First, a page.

Sharp has released its "innovative" new range of Quattron televisions in Australia, and to celebrate the company gave CNET Australia a look behind the scenes at its new LCD factory in Osaka, Japan.
The Quattron features a new LCD design that features a fourth colour alongside the 50-plus-year-old red, green and blue (RGB) standard: yellow. Sharp claims the addition of the fourth colour increases panel contrast as well as allowing a wider colour gamut.
The Quattron is a series of LED-backlit televisions, which comes in three sizes — 40-inch, 46-inch and 52inch. They feature a dynamic contrast ratio of 5,000,000:1 and uses the company's proprietary UV²A pixel structure.
Sharp was the first to release an LCD product way back in the early '70s, and has been developing LEDs since 1970 so the company sees Quattron as the culmination of 40 years of work.
But the company says it's not resting on its laurels: "There's more innovation beyond Quattron," said Sharp's executive officer Takashi Okuda.
Sharp claims its Quattron "puts back" the missing yellow colour when an RGB-based camera records video. Given the poor reputation of most interpolating technologies, we are intrigued at how this works and whether better quality sources such as Deep Color will also feature "invented" yellows.
Compared against last year's CCFL backlit TV (left) the Quattron does appear to display more vivid yellows and deeper blacks.
Viewed under a microscope, the Quattron readily displays the four colours lined up against each other. Sharp says that because yellow lets through 30 per cent more light than the other colours combined it is better suited for technologies such as 3D.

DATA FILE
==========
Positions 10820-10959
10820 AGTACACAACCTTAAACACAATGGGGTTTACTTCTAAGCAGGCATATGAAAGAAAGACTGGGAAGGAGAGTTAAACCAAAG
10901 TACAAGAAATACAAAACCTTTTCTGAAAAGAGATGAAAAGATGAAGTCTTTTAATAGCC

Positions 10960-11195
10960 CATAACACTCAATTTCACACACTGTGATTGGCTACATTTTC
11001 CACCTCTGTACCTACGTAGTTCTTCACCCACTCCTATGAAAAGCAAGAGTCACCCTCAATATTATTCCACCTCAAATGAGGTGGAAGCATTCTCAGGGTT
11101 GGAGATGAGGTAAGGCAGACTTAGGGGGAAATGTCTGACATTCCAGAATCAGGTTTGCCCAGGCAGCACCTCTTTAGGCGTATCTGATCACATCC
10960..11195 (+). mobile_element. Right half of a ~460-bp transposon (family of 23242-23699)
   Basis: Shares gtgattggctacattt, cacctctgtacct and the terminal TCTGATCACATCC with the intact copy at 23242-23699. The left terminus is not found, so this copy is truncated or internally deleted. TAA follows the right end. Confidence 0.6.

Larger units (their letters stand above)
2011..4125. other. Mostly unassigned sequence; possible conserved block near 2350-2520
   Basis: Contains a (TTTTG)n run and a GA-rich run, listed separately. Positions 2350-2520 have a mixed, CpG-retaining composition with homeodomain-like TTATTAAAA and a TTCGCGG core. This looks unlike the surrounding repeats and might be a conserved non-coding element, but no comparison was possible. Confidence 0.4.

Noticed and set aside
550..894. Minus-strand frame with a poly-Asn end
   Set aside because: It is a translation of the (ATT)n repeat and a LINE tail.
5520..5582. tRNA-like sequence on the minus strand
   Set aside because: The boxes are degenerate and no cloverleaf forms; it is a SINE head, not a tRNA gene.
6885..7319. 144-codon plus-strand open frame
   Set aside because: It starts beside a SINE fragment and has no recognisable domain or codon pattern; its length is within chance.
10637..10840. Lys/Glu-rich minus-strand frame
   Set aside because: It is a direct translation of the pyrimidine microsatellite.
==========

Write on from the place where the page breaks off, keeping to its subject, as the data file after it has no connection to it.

Sharp showed off its 60-inch Quattron television, coming in late 2010/early 2011, which will not only feature 3D playback but also promises IPTV capability. A quick demo of 3D technology seemed to suggest it was less susceptible to crosstalk than some of its competitors.
Industrial robots were used to handle Quattron glass. The yellow light is used because the pixel structures on the glass are developed like a photograph and white light would destroy them before they are "fixed".
The factory floor itself is completely automated and, according to Sharp, it is rare to see a workman on the floor. The factory is a category 10 clean room, which means there are only four foreign particles in a space that fills a football field. A single spec of dust can destroy one of the 2.88x3.13-metre sheets. Each sheet makes eight 60-inch panels.
The Green Front Sakai plant in Osaka is part of Sharp's future vision for a sustainable production plant. It's built on reclaimed land, uses recycled water, incorporates efficient LED lighting and will soon feature solar cells on the roofs — manufactured on-site.